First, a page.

A fractured Europe has often sought help from the U.S., and in recent economic downturns this has meant looking for the American consumer to carry the load.
Yet even before the vote last week by citizens of the United Kingdom to depart the European Union that jolted markets and raised fresh economic worries, there were starkly conflicting signals on whether the once-reliable stateside consumer is on sturdy or shaky footing.
The U.S. stock market has reflected this confusion for months. While a broad economic examination of consumer health looks quite encouraging, investors are also watching emerging symptoms of financial stress in household finances and notable weakness in consumer-reliant stocks.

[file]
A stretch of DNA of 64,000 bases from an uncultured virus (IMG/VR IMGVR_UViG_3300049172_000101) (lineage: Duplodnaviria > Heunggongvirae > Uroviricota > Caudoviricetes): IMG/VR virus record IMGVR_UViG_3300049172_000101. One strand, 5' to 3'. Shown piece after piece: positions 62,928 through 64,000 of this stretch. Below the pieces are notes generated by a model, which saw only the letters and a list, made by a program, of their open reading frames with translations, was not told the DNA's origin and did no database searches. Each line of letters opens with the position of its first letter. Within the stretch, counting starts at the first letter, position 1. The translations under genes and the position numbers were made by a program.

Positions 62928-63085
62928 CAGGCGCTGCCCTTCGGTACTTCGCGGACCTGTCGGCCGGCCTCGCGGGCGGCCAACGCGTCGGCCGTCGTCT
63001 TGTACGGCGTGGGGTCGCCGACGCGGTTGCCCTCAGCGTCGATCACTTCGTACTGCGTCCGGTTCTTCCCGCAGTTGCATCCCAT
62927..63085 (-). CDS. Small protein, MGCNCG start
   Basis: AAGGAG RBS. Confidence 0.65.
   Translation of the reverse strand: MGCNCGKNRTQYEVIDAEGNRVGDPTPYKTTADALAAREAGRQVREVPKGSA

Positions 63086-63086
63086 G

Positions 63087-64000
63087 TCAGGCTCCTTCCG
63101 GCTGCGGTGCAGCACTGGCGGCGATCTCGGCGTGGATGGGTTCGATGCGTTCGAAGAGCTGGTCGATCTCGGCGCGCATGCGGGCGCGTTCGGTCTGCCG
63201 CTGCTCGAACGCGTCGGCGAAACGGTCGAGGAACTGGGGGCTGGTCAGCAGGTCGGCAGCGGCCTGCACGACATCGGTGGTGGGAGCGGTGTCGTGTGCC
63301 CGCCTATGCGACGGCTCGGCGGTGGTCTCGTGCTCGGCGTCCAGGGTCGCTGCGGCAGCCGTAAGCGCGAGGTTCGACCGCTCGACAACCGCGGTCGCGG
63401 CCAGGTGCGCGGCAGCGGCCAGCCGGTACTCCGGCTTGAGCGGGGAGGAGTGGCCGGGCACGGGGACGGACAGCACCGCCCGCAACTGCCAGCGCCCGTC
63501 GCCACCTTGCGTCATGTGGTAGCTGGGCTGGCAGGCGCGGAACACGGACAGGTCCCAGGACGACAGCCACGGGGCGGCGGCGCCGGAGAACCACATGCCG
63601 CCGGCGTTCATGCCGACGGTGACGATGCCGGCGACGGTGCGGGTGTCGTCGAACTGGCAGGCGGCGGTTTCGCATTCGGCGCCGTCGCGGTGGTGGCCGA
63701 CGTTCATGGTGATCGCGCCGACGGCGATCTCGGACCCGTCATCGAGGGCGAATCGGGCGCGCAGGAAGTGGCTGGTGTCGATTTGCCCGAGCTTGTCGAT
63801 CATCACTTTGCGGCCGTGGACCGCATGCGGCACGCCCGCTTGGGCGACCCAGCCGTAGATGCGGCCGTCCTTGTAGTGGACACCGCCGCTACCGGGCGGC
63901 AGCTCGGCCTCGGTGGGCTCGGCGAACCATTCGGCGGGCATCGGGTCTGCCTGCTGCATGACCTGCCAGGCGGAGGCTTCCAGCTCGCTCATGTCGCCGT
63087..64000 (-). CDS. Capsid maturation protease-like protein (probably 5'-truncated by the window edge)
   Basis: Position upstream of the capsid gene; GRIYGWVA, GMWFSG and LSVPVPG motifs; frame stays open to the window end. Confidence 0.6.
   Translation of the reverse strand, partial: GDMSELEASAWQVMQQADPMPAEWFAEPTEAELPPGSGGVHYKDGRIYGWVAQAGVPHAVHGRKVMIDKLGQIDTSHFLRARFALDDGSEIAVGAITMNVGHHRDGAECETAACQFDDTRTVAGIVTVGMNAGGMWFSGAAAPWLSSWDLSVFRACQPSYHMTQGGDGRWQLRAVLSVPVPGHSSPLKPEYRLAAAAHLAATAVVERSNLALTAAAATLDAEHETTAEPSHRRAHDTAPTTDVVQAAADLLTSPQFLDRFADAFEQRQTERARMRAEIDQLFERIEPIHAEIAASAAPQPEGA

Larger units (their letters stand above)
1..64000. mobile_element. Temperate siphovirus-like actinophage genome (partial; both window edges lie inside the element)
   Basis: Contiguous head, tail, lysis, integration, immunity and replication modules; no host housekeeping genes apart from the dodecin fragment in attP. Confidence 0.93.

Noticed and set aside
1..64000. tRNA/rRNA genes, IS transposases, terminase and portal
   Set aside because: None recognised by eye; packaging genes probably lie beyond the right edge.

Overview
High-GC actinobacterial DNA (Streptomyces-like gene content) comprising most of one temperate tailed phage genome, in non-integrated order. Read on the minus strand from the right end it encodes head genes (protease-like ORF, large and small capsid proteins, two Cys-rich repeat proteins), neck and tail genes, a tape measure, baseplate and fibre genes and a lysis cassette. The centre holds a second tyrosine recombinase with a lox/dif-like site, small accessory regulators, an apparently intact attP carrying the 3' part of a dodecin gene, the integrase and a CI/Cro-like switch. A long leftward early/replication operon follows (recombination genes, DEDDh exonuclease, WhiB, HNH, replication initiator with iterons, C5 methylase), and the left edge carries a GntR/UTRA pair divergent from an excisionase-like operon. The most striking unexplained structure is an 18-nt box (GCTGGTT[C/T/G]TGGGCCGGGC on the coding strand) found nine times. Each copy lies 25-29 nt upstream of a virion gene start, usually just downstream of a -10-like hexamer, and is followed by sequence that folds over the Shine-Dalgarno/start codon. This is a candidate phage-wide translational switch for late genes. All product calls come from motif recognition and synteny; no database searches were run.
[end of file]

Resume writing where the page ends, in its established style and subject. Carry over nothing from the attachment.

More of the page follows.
The reassuring diagnosis from the economists begins with a rather tight labor market, even after the conspicuously weak May employment report. Job openings are at record levels, layoffs remain at multi-decade lows, and wages have been growing faster than consumer price inflation for a long stretch.
A relatively new measure of worker income, the Atlanta Fed Wage Tracker, is a picture of improving bargaining power among employees. This version of the gauge, showing wage growth by those who switch jobs, shows rapid acceleration of earning power for mobile workers.